Slash Administrative Costs. The key is to do away completely with insurance overhead for expenses under the [high] deductible. Linda Gorman advocates the "shoebox method." Keep receipts until the end of the relevant time period, then discard them if you haven't accumulated enough to file a claim.

David Stern, M.D., of Belvidere, IL, states that if he switched to a pay-at-the-door system, he could manage without a computer network and three of his 4.75 employees, see two to three patients per hour instead of four to six, and spend as much time with patients as needed. Patients' out-of-pocket costs would increase by about $20 per visit, but they would need fewer visits, so the net would be a wash. The impediment: most patients would rather give up control and be "taken care of" by their insurer than accept medical bills as a cost of living.

Permit and Encourage Competition. Alieta Eck, M.D., of Somerset, NJ, is investigating the possibility of patients taking a surgeon, an assistant, and an anesthesiologist to a hospital in the Dutch Antilles to have surgery, at 20% of the cost to an uninsured patient in New Jersey.

In many states, mandates have driven insurers from the market and made individual plans prohibitively expensive. One proposal is regulatory competition: Allow consumers to choose the State that regulates their medical insurance. Consumers could see on average a 25% reduction in premiums.

End Price Controls, Deregulate. The only places in the U.S. with scarce housing and rising rents are places like L.A., San Francisco, and N.Y.C. that have rent control, writes Herbert Rubin, M.D., of Los Angeles. Thomas Sowell observes that in 1909, people spent less than 18% of their income for housing before the federal government first got into providing housing, in 1937, and before the rash of "green tape." Now, 28 million Americans spend more than 30% of their income for housing.

Experience with deregulating natural gas delivery, airlines, trucking, and financial services shows that volume and innovation increased, and costs fell 30 to 40%, writes Linda Gorman. "There is every reason to expect the same benefits from deregulating medicine." The net burden of regulation probably exceeds the annual cost of insuring 44 million people, according to Christopher Conover of Duke University.

 

Dire Economic Warnings

"The GAO [General Accounting Office] was unable to express an opinion as to whether the U.S. Government's consolidated financial statements were fairly stated for the sixth consecutive year," writes U.S. Comptroller General David M. Walker. "In the case of the Social Security and Medicare Trust Funds, the federal government took in taxpayer money, spent it on other items and replaced it with an IOU.... These additional amounts [of debt] total tens of trillions of dollars.... [T]hey are likely to exceed $100,000 in additional burden for every man, woman, and child in America today, and these amounts are growing every day."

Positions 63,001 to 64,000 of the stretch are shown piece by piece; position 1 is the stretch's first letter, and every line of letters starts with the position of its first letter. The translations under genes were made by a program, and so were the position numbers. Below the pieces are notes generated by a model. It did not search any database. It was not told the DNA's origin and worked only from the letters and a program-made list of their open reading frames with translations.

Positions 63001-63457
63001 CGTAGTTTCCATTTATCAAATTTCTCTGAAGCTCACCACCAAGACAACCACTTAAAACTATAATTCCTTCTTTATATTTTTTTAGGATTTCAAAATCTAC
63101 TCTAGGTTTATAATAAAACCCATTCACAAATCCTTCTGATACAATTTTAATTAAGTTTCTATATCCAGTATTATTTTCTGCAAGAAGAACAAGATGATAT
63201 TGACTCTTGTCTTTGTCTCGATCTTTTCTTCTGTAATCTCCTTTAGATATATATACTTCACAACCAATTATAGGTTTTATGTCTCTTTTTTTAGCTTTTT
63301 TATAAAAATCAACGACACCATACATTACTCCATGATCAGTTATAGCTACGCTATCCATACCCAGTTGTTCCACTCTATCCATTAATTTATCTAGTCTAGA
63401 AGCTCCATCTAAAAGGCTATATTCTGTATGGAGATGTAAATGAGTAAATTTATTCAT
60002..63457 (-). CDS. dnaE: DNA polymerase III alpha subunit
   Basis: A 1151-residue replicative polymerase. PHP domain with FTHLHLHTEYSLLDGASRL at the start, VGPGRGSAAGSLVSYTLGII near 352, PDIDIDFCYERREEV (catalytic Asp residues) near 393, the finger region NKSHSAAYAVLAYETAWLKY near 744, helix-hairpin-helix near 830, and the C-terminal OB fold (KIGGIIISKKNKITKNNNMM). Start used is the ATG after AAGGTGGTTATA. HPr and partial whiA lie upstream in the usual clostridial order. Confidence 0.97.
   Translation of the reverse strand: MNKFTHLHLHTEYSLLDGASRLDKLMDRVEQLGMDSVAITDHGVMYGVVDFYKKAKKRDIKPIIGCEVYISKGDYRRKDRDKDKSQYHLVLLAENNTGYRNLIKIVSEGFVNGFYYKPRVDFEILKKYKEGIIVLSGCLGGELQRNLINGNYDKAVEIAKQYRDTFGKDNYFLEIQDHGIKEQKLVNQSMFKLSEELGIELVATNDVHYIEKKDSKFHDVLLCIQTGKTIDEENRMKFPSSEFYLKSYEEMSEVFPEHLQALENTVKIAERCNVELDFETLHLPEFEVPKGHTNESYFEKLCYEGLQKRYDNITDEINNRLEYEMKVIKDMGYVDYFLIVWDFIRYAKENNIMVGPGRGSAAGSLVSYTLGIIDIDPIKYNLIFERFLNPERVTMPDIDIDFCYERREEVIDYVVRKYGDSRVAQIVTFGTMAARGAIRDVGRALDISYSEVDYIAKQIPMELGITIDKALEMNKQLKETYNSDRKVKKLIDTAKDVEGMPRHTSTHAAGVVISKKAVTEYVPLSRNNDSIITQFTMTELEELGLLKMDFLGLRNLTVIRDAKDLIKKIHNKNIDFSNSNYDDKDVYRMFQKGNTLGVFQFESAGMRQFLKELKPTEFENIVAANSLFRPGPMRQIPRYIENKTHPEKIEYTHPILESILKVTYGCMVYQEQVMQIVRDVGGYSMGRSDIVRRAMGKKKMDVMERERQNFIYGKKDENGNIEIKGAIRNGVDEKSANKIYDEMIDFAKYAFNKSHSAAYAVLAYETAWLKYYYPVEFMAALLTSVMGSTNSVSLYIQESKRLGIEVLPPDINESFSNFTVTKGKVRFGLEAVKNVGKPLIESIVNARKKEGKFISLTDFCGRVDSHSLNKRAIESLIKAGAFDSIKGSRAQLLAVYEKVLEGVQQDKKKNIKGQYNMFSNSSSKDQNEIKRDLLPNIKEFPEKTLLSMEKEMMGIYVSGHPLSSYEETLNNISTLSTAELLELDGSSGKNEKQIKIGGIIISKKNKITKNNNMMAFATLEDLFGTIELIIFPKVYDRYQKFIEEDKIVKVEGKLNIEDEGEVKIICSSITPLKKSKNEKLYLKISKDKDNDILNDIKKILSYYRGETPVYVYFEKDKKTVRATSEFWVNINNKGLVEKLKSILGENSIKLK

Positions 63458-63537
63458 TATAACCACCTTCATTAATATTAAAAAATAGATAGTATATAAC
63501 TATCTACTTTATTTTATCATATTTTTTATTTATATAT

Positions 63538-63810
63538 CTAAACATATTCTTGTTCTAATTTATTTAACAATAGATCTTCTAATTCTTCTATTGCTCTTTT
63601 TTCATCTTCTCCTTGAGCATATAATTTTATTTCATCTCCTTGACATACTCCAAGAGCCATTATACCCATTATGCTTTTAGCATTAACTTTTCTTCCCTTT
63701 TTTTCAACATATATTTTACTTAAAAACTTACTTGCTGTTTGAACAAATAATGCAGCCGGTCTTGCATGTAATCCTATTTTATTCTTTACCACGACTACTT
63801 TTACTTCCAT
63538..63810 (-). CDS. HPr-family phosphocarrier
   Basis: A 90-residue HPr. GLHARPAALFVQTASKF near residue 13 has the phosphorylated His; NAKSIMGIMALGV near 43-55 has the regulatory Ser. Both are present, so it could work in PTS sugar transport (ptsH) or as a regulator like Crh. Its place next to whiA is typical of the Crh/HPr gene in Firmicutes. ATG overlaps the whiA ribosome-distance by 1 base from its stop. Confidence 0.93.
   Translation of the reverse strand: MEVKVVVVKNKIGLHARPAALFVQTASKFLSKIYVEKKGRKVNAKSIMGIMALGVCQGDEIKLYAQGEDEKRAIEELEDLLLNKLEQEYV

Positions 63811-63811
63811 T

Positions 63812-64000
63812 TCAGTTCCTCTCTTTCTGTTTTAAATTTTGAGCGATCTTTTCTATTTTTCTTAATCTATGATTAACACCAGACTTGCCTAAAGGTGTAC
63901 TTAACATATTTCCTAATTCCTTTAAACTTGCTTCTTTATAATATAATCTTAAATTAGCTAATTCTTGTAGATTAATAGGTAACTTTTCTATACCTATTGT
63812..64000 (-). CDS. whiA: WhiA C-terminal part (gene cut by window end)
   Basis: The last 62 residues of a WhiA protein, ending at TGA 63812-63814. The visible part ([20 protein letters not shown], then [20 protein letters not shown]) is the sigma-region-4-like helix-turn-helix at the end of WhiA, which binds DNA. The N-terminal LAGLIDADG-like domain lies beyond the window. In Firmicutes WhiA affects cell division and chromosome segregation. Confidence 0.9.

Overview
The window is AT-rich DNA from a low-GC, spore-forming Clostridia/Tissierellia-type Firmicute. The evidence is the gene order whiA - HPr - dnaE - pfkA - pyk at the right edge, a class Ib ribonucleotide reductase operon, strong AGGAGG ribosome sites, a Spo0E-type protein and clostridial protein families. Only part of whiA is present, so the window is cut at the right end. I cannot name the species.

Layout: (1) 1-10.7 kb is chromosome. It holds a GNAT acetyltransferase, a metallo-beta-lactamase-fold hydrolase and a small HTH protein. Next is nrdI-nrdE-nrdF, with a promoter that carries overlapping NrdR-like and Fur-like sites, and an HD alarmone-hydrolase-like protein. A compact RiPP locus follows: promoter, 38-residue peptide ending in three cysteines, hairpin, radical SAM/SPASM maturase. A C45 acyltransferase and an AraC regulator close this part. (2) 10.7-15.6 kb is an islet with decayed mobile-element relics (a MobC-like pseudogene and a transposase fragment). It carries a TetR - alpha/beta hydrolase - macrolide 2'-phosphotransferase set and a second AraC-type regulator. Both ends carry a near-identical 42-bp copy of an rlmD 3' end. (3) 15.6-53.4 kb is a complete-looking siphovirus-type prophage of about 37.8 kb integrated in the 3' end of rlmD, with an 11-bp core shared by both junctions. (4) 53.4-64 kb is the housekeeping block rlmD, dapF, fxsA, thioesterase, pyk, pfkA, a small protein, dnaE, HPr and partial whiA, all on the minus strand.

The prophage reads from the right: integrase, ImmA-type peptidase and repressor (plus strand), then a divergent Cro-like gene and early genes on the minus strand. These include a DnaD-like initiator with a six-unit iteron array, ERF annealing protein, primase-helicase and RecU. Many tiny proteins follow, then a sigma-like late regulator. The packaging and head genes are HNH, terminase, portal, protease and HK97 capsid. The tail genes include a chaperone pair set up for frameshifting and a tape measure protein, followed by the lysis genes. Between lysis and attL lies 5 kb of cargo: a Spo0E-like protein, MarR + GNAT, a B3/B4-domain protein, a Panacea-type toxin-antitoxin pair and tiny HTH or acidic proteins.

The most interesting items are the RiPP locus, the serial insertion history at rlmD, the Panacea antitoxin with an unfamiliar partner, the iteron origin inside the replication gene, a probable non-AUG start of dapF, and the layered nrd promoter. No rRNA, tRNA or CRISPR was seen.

The International Monetary Fund warns that "there is little time to address these programs' underlying insolvency before government deficits and debts begin to increase unsustainably.... The possible global risks of a disorderly [dollar decline] especially to financial markets cannot be ignored."

 

Robert England, R.I.P.

Robert England, M.D., who served as AAPS President in 1969, died on Christmas Day, 2003. He was a general practitioner and orthopedic surgeon in Illinois. His wife Helen preceded him in death by a few months.

 

AAPS Calendar

April 19. "America's in Pain" March on Washington. See www.painreliefnetwork.org for details.
May 15. Board of Directors meeting, Chicago.
Oct. 13-16. 61st annual meeting, Portland, Oregon.

A cartoon depicted a elderly person at a counter labeled "Medicare," who was being asked how he planned to pay for his coverage. The man was handing his grandchild across the counter. --Rep. Tom Tancredo (R-CO)


Court Upholds Conviction Based on Lies